Kenya swore in its first inspector- general of police, who vowed to fight terrorism and help prevent a repeat of ethnic violence that erupted in the country after the last general elections in 2007.
David Kimaiyo, a 32-year veteran of the force, takes over from Mathew Iteere, the police commissioner, Kenya’s Chief Justice Willy Mutunga said today in Nairobi, the capital.
“We shall spare no effort in our quest to restore security in our country,” Kimaiyo said at a ceremony in Mutunga’s office. “I promise the Kenyan people that the National Police Service shall deal very firmly with any person attempting to sabotage the holding of peaceful elections in Kenya.”
Kenya, East Africa’s largest economy, is preparing for general elections in March, the first since a vote five years ago in which allegations of rigging sparked two months of ethnic clashes that left 1,100 people dead. Growth plunged to 1.5 percent in 2008 from 7 percent a year earlier, as farmers who generate a quarter of gross domestic product left their fields and tourists fled. The shilling weakened 8.5 percent against the dollar and the NSE 20 equity index fell 11 percent during the 60 days of violence.
Calm returned to the country after President Mwai Kibaki signed a peace deal with then-opposition leader Raila Odinga. The accord included a commitment to enact a new constitution that came into force in August 2010, and to overhaul the police and courts. The constitution created a National Police Service, headed by an inspector-general, who is vetted by an independent commission and serves a fixed four-year, single term overseeing three units including the paramilitary wing. Previously, the president selected the head of national police.
“The inspector-general of police is independent and takes neither instruction nor direction from anyone, except on policy matters and even then, only in writing,” said Mutunga, the chief justice. “In short, the Kenyan fig leaf called ‘orders from above’ has been shredded.”
Kimaiyo takes the helm as increased inter-clan fighting this year in the Tana Delta between ethnic Orma livestock herders and Pokomo crop farmers has sparked condemnation from the U.S. and the U.K. In the latest incident, at least 39 people, including children and women, were killed in a Dec. 21 raid by Ormas on a Pokomo community near the Kenyan coast.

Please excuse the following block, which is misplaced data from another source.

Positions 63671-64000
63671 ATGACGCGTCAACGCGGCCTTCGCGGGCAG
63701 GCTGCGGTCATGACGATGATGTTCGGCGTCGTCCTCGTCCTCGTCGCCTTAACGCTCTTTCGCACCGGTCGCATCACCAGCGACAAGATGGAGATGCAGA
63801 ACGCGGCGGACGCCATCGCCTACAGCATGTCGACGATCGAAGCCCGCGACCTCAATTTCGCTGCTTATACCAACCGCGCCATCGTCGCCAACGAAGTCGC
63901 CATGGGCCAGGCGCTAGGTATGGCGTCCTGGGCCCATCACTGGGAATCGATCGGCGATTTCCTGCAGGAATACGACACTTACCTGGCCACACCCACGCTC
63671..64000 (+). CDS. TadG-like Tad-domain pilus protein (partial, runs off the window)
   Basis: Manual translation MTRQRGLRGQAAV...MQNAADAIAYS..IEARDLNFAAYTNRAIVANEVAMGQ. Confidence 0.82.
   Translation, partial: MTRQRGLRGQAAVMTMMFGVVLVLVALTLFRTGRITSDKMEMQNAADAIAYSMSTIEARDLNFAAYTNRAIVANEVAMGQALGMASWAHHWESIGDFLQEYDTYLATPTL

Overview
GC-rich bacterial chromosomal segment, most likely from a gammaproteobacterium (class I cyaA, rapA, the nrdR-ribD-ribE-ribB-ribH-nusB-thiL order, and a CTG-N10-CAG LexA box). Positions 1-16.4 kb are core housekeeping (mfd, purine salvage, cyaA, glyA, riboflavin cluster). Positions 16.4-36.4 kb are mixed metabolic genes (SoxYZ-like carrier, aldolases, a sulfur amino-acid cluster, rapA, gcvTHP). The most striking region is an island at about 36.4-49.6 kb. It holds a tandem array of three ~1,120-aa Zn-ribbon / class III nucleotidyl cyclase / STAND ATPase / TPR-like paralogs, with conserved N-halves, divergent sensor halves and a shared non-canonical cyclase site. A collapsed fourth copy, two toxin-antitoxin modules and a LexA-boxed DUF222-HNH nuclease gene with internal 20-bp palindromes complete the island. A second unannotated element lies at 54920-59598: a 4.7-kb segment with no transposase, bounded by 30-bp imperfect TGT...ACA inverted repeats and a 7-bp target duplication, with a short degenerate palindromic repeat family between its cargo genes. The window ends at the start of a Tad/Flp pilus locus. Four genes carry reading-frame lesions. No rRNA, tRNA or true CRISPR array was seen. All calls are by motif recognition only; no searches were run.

The United Nations says the groups are jostling for power as constituency boundaries are redrawn and the introduction of a devolved system of government creates more political seats for people to fight over.
The country is also facing an increased threat of terrorism after sending troops a year ago into neighboring Somalia to drive out al-Qaeda-linked rebels. The Islamist al-Shabaab militia vowed to retaliate and a string of deadly grenade and bombing attacks that have killed dozens of people since the incursion have highlighted the growing security risk.
Kimaiyo faces the task of improving the police’s image and boosting morale. He pledged to increase salaries and move officers from behind desks or at posts guarding prominent people back to the streets. Police abuses run the gamut from arbitrary arrest and detention, excessive use of force and reports of torture, most commonly beatings, as well as the unexplained deaths of suspects in custody, according a 2011 human rights report on the U.S. State Department’s website.
The Kenyan police force is perceived as the country’s most bribery prone organization, with officers receiving an average pay off of 3,557 shillings ($41.70) per incident, according to Transparency International’s annual corruption index for 2011.
Low-paid Kenyan police experience “deplorable living and working conditions,” harming morale and resulting in poor service, Irene Ndungu, a consultant researcher with the Pretoria-based Institute for Security Studies, wrote in an October 2011 research paper. Any changes to top management must be accompanied by salary increases, refurbishments to police stations, new equipment and skills training, Ndungu wrote.
Philip Alston, a UN human rights investigator, in 2009 accused Kenya’s police force of extra-judicial killings during the 2007-08 post-election violence.
Former Kenyan police Commissioner Mohammed Hussein Ali was one of six Kenyans investigated by the International Criminal Court on charges of directing murder, rape, forcible transfer and persecution during the clashes. Prosecutors at the ICC gathered evidence they said showed Ali upheld orders by politicians to ignore attacks by their sympathizers. The charges against him were dropped after a pre-trial hearing.
There are frequent news reports of police gunning down criminals in broad daylight, while fed up citizens lacking confidence in the police often try to protect the community through vigilante justice. At least 49 police officers were killed in attacks last month in the remote northern districts of Kenya, an area that’s been the site of banditry, smuggling and lawlessness for decades.
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